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Do I want low-SHGC windows on the east and west sides?

I live in sunny New Mexico and am doing research for having my ancient, awful aluminum windows replaced. I'm torn on the question of whether I want low solar heat gain coefficient (SHGC) windows, though. My house faces east-west with only two small, unshaded windows on the south side. Most of the windows are east or west, and these windows cause the house to gain undesirable amounts of solar heat in the summer, especially a large west-facing picture window which makes the living room really hot. Most of the east and west windows are fairly well shaded, but still let in a good bit of direct sunlight in the summer, especially in the afternoon. However, they also let in a lot of desirable solar heat in the winter when the sun is lower and gets under the shading more, especially a large sliding glass door on the east side which really helps to prime the house with heat in the morning.

So I don't know if I should be spending more for the fanciest LoE coating available for these east and west glazings. On one hand, it seems like it would help with summer overheating, but if it's going to block an equal amount of desirable winter solar gain, what's the point? Should I go with a less-serious LoE coating on the east and west windows? What about the south ones? There are only two; does it really matter much?

Asked by Nate G
Posted Jun 13, 2014 5:10 PM ET


4 Answers

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The point is comfort. In your current situation you aren't comfortable when the sun is shining directly on the west facing picture window so why would you want to spend money on upgrading your windows and still be uncomfortable when the sun is shining directly on the window.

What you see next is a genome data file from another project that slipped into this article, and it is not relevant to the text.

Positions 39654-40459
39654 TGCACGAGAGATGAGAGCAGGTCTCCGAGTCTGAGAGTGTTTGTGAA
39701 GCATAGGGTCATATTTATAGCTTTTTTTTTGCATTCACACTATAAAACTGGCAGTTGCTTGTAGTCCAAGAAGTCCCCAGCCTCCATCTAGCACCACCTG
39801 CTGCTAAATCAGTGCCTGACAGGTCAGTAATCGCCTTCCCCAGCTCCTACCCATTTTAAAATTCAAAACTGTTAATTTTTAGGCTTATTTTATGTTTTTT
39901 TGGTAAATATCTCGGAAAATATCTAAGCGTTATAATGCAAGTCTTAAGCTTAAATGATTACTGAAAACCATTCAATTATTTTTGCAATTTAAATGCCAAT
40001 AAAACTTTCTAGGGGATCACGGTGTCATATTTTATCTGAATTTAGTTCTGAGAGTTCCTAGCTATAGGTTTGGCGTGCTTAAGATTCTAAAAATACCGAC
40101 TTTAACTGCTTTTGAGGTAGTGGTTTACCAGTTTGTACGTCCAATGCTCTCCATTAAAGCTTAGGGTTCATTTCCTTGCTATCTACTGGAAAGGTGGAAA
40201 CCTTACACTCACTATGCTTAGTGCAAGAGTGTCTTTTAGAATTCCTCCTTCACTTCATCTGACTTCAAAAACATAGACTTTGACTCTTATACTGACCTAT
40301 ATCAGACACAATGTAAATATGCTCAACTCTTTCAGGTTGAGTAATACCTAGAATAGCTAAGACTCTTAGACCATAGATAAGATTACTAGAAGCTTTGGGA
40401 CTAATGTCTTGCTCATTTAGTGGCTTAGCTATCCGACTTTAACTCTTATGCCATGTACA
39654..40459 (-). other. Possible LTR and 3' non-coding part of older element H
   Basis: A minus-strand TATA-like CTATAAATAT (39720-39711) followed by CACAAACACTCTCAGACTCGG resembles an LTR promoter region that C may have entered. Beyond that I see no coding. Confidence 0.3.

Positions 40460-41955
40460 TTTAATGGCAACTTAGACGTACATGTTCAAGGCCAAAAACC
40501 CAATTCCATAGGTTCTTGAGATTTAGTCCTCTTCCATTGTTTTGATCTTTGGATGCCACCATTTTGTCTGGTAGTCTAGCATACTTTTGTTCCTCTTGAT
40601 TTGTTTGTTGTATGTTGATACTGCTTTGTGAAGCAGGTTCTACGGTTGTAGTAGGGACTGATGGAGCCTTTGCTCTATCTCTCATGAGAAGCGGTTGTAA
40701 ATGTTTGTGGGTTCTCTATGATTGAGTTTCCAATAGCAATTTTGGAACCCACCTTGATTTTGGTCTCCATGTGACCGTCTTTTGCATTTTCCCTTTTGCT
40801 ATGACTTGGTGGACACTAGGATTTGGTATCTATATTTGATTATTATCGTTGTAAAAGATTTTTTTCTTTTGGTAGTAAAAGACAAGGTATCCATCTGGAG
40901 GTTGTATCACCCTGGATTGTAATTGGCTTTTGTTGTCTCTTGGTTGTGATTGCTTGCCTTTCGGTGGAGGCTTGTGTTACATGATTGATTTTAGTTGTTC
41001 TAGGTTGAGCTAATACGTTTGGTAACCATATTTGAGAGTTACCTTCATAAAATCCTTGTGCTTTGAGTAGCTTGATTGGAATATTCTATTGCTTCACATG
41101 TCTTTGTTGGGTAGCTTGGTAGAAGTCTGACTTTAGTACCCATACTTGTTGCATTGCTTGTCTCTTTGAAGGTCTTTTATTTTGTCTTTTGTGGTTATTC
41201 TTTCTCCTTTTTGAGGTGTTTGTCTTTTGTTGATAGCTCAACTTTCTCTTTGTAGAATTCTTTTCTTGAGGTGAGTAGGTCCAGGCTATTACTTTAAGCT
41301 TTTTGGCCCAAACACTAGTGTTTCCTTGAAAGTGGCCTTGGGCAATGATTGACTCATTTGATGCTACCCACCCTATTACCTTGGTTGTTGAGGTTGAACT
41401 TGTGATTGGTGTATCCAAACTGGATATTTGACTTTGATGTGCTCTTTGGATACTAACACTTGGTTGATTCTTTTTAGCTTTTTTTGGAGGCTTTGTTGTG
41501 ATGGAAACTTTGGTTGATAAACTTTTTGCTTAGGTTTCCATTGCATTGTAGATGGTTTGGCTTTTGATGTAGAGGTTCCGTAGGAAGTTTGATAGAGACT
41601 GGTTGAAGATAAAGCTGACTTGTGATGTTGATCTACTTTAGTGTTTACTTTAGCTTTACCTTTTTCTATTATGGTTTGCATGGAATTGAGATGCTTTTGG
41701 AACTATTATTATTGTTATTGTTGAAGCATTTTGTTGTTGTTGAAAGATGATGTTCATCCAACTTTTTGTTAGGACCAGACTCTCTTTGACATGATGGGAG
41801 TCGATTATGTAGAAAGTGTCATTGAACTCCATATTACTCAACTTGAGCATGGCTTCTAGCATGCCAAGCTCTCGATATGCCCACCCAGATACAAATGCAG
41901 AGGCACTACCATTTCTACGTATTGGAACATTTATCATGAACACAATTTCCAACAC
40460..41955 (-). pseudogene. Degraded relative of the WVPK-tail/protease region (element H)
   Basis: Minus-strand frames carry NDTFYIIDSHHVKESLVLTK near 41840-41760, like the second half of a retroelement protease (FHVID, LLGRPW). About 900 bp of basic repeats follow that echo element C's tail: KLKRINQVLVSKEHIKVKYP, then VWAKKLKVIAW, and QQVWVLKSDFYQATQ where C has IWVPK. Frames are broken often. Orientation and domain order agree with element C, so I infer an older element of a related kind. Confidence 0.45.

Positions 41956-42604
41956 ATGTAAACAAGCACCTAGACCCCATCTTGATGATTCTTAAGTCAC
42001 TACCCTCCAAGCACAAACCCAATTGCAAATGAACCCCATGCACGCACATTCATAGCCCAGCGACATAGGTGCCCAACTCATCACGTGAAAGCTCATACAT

Using a high solar gain LowE coating on west facing windows is almost always a bad idea, even in cold climates, because while the free heat gain is great in winter it is a lot less great during summer and during the transition months.

High solar gain on east facing windows are a bit more ambiguous in part because a lot of people like the warmth of the early morning sun even when the weather is reasonably mild.

Per your thoughts on paying more for the "fanciest LoE coating", I am not sure what you mean.

LowE coatings come in high, moderate, and low solar gain varieties. Unless you are in Canada the low and moderate coatings are much more readily available from most window manufacturers. High solar gain coatings are often considered to be a specialty item and can be difficult to find depending on the window company.

Using a high solar gain coating on east/west facing windows will allow a high percentage of solar heat into the room and the coating will do (as designed) an excellent job of keeping that heat in the room, winter or summer.

Per the south windows, if the window company you are talking with offers high solar gain coatings then go for it - can't hurt.

Answered by Greg Smith
Posted Jun 13, 2014 6:53 PM ET


Thank you for your answer, Greg. That all makes sense to me.

Answered by Nate G
Posted Jun 13, 2014 6:58 PM ET


Greg has given you good advice. For more information, you may want to see All About Glazing Options.

Answered by Martin Holladay
Posted Jun 14, 2014 7:03 AM ET


You are welcome, Nathaniel.

Thanks Martin.

Answered by Greg Smith
Posted Jun 14, 2014 10:00 PM ET

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